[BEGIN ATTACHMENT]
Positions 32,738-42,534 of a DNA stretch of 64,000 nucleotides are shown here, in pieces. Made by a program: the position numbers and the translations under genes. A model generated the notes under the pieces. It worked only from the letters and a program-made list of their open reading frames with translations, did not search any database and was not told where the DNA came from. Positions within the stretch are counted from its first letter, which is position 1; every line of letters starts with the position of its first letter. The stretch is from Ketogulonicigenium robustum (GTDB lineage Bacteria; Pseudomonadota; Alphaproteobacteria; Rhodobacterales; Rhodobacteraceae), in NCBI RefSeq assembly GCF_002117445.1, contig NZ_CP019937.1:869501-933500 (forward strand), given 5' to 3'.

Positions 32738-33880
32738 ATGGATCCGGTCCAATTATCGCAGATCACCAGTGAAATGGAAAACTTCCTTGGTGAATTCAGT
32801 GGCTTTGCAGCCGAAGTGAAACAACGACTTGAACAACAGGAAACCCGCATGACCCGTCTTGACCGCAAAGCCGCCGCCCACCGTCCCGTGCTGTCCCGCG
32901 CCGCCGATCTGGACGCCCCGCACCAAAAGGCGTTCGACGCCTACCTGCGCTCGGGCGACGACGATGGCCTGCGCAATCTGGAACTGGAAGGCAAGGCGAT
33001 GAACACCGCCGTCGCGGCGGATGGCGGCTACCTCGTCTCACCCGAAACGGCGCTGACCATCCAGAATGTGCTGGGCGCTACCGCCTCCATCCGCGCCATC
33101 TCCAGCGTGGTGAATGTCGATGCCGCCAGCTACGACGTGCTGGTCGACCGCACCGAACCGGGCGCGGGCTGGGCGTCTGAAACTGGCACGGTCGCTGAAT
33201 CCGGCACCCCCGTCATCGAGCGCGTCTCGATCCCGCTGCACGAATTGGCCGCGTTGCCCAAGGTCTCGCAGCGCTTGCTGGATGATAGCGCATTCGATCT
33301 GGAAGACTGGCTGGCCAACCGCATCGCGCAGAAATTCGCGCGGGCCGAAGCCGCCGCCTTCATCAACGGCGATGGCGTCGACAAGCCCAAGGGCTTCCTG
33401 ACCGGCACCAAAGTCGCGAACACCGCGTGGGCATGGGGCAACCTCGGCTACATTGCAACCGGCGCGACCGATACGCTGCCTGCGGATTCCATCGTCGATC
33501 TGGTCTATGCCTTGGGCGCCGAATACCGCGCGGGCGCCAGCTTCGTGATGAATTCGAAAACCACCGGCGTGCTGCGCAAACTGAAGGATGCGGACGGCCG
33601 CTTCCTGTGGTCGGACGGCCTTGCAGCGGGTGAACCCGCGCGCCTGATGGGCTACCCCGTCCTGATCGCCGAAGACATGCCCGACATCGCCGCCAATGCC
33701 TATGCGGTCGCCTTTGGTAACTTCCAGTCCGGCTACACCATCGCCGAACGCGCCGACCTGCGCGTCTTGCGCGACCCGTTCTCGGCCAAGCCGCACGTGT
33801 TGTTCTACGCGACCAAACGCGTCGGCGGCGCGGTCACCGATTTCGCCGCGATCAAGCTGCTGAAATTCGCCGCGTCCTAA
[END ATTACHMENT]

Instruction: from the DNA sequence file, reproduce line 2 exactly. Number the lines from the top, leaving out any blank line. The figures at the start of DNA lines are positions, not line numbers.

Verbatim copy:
Positions 32738-33880